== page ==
How to Choose an Ad Offer for a Live Stream
How do you grow revenue from in-stream ads without increasing their quantity? That’s right, you improve the quality.
For your next live stream, choose an ad offer that resonates with your audience, and you will get higher engagement and payouts. Here’s how it works.
In-stream ads decoded
Live streams can usually be monetized with a cost-per-view or cost-per-click model, or sometimes both. While advertisers do pay for impressions, they are willing to pay more for interactions. And the more difficult the action, the bigger the payout: a paid subscription will bring you bigger revenue than an app installation.
One way to increase the chances of your audience taking the target action is to tailor the ad experience to the viewer. For example, if you play Fortnite, it makes sense to promote other MMORPG games or products targeting male viewers, since 72% of US Fortnite players are male.
Sadly, most online platforms give you little control over what ads will show up during your live stream. For example, YouTube lets you block ad categories or even specific advertisers, but the choice of ad offers isn’t up to you.
Unlike YouTube, Facebook, Twitch and other popular platforms, third-party advertising networks may allow streamers to be selective about what ads to display. For example , StreamHERO has recently launched a marketplace where you can pick a particular brand or advertising campaign.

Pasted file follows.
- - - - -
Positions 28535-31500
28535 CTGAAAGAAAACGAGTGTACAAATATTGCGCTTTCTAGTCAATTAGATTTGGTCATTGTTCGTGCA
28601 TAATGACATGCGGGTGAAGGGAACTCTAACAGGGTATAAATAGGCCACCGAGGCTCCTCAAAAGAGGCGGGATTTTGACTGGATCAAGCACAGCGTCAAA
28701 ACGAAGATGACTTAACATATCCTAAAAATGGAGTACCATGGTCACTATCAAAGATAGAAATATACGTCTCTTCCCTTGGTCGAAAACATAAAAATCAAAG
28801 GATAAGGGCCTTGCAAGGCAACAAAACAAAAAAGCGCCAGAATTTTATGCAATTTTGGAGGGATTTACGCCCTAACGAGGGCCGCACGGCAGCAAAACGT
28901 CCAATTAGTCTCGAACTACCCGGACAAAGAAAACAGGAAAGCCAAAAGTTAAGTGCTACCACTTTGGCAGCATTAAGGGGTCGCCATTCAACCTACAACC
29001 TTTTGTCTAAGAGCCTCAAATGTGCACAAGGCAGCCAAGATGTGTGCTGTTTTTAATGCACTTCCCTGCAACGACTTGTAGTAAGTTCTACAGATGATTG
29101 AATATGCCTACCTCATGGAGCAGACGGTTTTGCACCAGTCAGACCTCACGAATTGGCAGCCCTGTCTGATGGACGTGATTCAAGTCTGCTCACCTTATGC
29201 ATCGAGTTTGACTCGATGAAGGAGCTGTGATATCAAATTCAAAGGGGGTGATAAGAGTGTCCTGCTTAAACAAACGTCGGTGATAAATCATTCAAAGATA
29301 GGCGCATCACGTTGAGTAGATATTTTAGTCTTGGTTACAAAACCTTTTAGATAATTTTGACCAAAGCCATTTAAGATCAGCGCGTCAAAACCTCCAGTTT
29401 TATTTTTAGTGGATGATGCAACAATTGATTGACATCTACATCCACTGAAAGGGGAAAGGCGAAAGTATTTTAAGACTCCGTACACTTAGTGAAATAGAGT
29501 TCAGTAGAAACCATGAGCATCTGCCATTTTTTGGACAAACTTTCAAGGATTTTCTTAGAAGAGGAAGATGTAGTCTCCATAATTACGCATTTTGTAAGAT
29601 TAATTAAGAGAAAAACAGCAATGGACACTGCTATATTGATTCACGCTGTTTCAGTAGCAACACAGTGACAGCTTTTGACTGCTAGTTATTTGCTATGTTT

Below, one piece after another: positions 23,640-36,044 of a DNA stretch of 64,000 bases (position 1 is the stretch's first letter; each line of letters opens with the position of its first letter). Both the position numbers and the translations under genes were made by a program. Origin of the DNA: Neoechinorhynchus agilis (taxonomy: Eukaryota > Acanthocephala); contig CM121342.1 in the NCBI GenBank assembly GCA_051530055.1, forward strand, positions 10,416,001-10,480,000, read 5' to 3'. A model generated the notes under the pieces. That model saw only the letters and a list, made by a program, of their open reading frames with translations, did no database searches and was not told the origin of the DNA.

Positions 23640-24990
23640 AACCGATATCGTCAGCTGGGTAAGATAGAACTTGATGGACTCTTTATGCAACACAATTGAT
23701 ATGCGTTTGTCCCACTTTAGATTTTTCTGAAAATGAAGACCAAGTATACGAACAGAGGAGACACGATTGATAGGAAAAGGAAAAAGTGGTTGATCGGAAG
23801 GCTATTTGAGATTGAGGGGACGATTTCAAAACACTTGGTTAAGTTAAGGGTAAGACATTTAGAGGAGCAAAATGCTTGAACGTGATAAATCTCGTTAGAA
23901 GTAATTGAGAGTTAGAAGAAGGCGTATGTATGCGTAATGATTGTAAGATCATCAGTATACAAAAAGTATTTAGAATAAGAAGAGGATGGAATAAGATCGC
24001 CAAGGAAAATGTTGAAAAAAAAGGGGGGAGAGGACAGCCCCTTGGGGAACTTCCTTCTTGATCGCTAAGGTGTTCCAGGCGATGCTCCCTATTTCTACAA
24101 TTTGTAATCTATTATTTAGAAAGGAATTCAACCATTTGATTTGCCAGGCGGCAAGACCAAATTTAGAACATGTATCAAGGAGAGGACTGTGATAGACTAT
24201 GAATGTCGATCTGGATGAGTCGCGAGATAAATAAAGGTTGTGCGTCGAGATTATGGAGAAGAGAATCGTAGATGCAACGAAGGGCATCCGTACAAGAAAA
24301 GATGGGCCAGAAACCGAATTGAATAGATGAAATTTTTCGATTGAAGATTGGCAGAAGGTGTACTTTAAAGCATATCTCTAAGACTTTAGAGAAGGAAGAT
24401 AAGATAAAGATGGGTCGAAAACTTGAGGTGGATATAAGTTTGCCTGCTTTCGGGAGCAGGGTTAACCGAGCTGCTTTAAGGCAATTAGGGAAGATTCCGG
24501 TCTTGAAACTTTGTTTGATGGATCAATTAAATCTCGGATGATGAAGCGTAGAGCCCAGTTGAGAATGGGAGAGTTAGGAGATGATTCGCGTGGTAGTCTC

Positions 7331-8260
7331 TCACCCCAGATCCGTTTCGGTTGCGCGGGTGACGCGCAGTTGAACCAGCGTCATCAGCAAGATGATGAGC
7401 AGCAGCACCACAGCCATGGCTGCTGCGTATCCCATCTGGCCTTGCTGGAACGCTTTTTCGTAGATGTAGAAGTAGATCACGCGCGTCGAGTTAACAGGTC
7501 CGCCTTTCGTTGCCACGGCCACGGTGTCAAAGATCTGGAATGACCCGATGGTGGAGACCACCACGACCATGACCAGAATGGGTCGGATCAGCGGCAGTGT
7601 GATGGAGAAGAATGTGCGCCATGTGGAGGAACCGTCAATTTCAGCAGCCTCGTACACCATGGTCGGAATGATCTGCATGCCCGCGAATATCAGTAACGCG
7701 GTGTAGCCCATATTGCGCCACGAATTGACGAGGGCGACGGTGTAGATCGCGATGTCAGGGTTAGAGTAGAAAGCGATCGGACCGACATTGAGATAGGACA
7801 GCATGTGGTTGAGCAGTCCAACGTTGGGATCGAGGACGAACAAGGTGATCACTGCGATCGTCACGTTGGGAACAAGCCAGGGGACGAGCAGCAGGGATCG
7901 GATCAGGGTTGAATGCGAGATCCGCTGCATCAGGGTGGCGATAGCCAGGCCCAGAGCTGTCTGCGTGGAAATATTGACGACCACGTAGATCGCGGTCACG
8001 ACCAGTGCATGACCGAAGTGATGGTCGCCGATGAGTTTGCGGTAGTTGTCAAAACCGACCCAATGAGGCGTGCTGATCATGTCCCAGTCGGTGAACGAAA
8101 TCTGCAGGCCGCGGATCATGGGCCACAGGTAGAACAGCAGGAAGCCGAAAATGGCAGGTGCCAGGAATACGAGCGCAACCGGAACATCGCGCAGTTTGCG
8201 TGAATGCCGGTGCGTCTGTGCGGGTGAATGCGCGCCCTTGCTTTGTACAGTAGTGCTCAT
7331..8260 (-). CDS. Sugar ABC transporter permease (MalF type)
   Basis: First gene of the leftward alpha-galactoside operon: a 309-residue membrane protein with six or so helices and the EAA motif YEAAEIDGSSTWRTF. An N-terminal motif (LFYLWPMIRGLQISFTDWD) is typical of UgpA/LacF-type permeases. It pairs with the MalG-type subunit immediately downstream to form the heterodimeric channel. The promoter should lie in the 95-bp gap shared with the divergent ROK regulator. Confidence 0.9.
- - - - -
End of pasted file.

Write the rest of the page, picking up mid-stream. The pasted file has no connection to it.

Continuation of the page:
Types of in-stream ads
The types of commercials you can run depend on the platform you stream on. Here are the most common types grouped by the ad placement with respect to the video content.
These video ads play before your broadcast starts. Sometimes you can choose whether to make them skippable or not. YouTube viewers can skip in-stream ads after just 5 seconds. However, with cost-per-view bidding, you will only get paid if the viewer watches at least 30 seconds of the commercial or interacts with it.
These ads need to be turned on manually during the live stream. Since they appear in the middle of the action, they‘re more likely to disrupt the viewing experience. To avoid that, let your audience know an ad break is coming, even though they will probably see a countdown anyway.
If you have subscribers, keep in mind that they may be watching the ad-free version of your broadcast. This means that your show must go on even during mid-roll ad breaks. On Twitch, viewers that aren’t subscribers will continue to see you in Picture-by-Picture format.
As you probably guessed, these commercials appear at the end of the stream. Some platforms may show them to those who haven’t seen pre- or mid-roll ads.